C. Hsu, T. Liu, C. Yi, W. Lei, J. Hung, C. Chen
Pelvic floor dyssynergia can be a cause of idiopathic constipation. Although pelvic floor dyssynergia can be diagnosed by rectal balloon expulsion (BE) and anorectal manometry, the utility of BE in the evaluation of constipation in clinical practice remains to be determined. To this end, we examined the role of BE among different body positions in Taiwanese people with constipation. Fourteen Taiwanese adults (age range, 19–61 years), including six healthy volunteers (4 male, 2 female) and eight patients with chronic constipation (1 male, 7 female) underwent solid-state anorectal manometry and BE. The demographic data of all individuals were recorded at enrollment. Compared to healthy volunteers, patients with chronic constipation had a numerically lower threshold for mean resting pressure (p = 0.052), squeeze pressure, maximal squeeze pressure, and lower threshold volumes for urge, but higher threshold pressures for compliance. Successful BE seemed to be associated with lower mean resting pressure (p = 0.061), lower mean threshold volumes for urge, and higher mean maximal squeeze pressure for compliance. Although patients with chronic constipation had a numerically lower successful rate of rectal BE than healthy controls, the differences did not reach statistical significance. In Taiwanese individuals, results of BE seems consistent with anorectal manometry parameters, and patients with chronic constipation have a trend of lower successful rate of rectal BE than healthy controls. However, future work to confirm the use of BE in differentiating subtypes of chronic constipation is needed.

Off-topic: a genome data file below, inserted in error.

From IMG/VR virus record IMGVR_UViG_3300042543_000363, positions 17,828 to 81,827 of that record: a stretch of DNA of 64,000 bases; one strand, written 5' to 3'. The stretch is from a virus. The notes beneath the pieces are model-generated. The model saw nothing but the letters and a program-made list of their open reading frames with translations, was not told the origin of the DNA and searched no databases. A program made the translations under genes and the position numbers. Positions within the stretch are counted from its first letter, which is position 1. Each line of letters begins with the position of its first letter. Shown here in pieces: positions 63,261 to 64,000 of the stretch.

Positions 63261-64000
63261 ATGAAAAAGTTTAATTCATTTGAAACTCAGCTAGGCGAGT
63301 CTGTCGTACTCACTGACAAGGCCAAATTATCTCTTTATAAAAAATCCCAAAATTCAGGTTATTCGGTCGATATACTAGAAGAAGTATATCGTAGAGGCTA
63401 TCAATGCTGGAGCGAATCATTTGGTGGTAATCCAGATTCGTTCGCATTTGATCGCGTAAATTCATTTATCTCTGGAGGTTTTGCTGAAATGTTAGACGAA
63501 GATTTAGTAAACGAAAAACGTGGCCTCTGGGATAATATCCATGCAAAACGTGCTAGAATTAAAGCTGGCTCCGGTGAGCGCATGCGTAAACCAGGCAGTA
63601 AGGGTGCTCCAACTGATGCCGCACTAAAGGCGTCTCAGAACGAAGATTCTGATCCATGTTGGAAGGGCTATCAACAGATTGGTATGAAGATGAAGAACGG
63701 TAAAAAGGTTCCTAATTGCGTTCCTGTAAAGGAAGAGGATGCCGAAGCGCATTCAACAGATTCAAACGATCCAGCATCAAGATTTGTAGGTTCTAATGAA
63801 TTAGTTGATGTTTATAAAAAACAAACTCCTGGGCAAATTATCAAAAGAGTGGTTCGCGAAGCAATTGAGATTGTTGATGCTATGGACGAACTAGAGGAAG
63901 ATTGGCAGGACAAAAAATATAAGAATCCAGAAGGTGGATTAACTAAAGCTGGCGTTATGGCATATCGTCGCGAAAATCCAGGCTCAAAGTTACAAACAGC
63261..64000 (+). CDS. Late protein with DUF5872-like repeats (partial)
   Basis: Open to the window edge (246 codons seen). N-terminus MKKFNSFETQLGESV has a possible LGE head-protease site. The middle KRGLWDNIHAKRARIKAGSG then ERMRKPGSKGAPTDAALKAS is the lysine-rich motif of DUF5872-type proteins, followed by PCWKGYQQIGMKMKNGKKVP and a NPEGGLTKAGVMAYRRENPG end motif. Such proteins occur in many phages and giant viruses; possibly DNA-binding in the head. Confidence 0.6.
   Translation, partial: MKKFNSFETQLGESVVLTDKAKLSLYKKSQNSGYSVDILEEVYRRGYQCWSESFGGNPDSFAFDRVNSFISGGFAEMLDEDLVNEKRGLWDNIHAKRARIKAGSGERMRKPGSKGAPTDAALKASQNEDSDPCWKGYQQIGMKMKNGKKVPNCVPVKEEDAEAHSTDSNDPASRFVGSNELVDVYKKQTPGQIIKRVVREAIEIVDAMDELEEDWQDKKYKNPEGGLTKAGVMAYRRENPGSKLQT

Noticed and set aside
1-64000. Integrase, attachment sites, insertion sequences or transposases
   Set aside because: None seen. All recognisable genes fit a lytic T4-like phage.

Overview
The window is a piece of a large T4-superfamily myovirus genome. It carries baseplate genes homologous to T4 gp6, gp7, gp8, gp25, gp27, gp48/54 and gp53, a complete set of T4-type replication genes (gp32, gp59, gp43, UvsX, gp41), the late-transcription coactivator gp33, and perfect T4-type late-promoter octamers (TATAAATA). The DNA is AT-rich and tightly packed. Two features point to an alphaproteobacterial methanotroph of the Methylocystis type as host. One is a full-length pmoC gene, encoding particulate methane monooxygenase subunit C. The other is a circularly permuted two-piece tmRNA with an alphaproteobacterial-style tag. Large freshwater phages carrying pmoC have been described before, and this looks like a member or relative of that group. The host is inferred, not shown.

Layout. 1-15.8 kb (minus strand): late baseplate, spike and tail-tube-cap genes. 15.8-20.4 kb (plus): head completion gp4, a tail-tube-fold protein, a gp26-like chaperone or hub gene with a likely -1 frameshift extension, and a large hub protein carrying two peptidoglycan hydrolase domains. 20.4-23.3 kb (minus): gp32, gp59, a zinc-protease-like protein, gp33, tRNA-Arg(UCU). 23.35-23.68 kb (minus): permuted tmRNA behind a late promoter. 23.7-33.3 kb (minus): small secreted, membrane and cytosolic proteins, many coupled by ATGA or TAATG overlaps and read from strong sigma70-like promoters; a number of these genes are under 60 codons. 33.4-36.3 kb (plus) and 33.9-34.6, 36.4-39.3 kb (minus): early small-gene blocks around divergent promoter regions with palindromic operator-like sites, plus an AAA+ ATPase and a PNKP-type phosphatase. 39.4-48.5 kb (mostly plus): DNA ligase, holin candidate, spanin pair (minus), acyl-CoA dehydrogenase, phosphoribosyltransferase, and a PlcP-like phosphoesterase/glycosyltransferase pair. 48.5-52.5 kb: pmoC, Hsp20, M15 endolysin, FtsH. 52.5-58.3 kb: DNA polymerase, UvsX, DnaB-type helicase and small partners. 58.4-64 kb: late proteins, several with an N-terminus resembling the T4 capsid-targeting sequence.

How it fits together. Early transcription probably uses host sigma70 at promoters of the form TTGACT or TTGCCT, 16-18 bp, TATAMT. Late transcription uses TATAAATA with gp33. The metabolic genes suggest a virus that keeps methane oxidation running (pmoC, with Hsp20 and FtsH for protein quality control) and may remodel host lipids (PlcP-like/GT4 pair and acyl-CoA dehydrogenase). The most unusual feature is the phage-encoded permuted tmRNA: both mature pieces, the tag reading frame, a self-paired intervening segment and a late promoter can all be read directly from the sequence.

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Published on 15/05/17Submitted on 15/05/17
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